By Fire Chief Sam DiGiovanna

Rising natural gas prices rise another dangerous risk.

Natural gas prices have been rising faster than electricity prices in California, which may influence people to switch from one source of energy to another.

Inflation is hitting everyone’s pocketbook. It’s not just the pocketbook that is concerning, it’s the dangers associated with inflation that are often overlooked.


It’s been unusually cold. We are seeing an uptick of structure fires as people will are using fireplaces more, along with portable electric space heaters and electric blankets in combination with extension cords. Not to mention those that will use other sources to heat their homes: Ovens, propane, kerosene and even barbeques.

If you have a wood burning fireplace, make sure you get your chimney cleaned every year, and use a strong screen to keep sparks from catching onto anything that can start a fire.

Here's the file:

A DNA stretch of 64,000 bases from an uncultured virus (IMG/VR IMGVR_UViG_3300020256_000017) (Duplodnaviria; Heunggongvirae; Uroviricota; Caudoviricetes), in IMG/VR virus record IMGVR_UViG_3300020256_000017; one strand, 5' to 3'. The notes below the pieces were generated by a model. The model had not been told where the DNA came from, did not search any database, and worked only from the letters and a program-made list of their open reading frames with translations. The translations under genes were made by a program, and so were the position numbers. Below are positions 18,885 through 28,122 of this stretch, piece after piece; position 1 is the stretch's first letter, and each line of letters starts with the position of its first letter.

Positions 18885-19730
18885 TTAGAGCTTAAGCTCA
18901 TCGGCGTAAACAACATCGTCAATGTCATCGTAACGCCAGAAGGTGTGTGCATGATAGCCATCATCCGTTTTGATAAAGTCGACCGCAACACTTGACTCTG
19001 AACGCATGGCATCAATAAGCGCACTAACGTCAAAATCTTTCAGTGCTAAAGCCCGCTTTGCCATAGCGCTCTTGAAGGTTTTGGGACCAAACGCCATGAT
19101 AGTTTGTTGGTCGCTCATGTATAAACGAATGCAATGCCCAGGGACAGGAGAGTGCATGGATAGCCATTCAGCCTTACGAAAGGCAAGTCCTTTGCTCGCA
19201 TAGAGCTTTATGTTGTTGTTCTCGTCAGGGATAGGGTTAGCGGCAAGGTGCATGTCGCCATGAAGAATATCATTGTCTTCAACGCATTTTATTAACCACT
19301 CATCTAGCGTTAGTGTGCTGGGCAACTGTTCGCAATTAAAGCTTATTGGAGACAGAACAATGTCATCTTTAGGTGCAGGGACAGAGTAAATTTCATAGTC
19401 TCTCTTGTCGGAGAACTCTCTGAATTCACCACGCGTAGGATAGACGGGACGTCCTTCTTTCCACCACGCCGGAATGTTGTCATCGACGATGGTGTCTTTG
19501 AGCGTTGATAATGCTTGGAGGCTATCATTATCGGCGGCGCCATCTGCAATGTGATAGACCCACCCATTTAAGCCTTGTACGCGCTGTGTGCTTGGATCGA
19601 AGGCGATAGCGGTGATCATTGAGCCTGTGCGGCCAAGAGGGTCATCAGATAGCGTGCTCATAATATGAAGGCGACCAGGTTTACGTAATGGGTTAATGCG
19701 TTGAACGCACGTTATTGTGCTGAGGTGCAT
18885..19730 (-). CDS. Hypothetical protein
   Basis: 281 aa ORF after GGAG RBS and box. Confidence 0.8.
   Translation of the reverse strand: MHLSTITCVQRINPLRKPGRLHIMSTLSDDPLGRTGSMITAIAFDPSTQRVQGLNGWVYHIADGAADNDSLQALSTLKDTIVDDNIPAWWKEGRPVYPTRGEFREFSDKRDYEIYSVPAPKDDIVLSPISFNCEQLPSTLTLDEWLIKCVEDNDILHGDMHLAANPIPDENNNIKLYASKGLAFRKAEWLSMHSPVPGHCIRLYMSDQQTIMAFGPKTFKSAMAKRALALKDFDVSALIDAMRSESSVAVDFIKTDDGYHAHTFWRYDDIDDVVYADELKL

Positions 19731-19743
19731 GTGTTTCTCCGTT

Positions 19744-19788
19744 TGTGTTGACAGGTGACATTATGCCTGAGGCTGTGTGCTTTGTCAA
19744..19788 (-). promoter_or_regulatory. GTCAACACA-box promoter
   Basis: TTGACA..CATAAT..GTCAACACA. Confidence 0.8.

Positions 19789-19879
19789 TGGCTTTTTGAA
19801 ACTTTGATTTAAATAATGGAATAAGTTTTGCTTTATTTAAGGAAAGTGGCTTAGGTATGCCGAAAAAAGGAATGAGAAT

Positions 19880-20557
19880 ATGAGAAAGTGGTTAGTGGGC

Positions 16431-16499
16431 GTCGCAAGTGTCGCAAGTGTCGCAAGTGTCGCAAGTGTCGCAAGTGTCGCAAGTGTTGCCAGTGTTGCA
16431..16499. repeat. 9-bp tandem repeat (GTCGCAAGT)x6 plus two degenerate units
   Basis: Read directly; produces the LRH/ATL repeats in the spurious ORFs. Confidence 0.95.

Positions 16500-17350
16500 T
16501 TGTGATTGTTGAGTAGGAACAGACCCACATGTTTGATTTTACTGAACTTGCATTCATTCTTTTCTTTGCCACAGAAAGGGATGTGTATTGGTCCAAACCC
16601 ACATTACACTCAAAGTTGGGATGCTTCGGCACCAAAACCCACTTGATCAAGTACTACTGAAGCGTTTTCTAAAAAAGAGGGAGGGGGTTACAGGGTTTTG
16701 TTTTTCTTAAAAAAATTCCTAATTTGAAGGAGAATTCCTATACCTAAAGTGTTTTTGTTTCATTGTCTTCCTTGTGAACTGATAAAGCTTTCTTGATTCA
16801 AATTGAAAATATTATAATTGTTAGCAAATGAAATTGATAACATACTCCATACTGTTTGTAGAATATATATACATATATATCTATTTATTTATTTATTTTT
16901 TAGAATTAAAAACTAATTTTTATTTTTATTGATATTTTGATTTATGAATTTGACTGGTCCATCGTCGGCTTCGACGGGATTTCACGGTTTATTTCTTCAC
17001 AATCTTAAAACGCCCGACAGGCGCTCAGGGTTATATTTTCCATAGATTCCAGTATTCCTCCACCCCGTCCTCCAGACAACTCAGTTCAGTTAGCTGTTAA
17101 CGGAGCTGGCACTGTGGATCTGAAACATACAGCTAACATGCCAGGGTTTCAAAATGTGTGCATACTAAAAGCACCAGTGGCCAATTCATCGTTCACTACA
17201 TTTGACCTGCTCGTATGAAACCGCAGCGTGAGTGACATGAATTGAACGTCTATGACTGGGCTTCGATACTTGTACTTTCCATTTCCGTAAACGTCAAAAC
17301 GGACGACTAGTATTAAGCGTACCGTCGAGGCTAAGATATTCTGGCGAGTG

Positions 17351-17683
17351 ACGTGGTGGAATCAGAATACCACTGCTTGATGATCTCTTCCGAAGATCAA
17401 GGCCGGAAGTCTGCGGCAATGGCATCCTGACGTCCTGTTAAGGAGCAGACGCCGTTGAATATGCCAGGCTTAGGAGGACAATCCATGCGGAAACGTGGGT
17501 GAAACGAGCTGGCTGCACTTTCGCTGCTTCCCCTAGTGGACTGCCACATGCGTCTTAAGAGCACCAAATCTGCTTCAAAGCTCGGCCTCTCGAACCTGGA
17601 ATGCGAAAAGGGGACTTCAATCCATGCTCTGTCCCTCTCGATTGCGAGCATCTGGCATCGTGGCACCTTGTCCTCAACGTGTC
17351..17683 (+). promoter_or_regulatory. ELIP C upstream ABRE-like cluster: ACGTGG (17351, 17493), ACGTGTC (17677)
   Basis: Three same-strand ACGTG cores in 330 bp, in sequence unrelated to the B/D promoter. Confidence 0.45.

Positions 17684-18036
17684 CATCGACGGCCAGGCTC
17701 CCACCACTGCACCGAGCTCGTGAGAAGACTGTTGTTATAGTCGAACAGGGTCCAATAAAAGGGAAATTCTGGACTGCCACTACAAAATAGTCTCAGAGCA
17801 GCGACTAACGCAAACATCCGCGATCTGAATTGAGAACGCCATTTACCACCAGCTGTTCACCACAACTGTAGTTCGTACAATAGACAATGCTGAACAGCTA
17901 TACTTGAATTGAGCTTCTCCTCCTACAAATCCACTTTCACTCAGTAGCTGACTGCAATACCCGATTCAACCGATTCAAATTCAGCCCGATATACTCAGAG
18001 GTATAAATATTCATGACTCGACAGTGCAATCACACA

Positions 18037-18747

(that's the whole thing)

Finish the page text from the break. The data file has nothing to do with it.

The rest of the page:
Never use your stove to heat your home. It’s not an effective way to heat. That’s not what it’s designed for. Keeping your stove on for an extended period; keeping the oven open, allows just another opportunity for something to enter that space and ignite or a child to burn themselves.

Gas stoves can also increase the risk of carbon monoxide, which is a deadly and odorless gas. A working carbon monoxide and smoke detector is important to ensure there are no unsafe gases in our home.

To keep gas bill lower, practice the following options:

Dial down the thermostat to 68 degrees or lower

Wash clothes in cold water

Take shorter hot showers

Warm your home with natural sunlight during the day

Bundle up with warm blankets, socks, and sweaters

To help prevent home fires or accidents from occurring, there are some things we can do. All open heat sources and furnaces should be free of flammable materials within a five-foot or larger area.

Children should also be told to stay away from sources of heat as they are likely to touch them out of curiosity.

It’s also important to not leave things like portable space heaters and fireplaces unattended while active so that you can react if there is ever an issue.

Again, test smoke detectors every month to ensure that they work correctly.

Here are some good tips on what to do after a house fire from the American Red Cross

Contact your local fire department or Gas company service provider for additional safety information.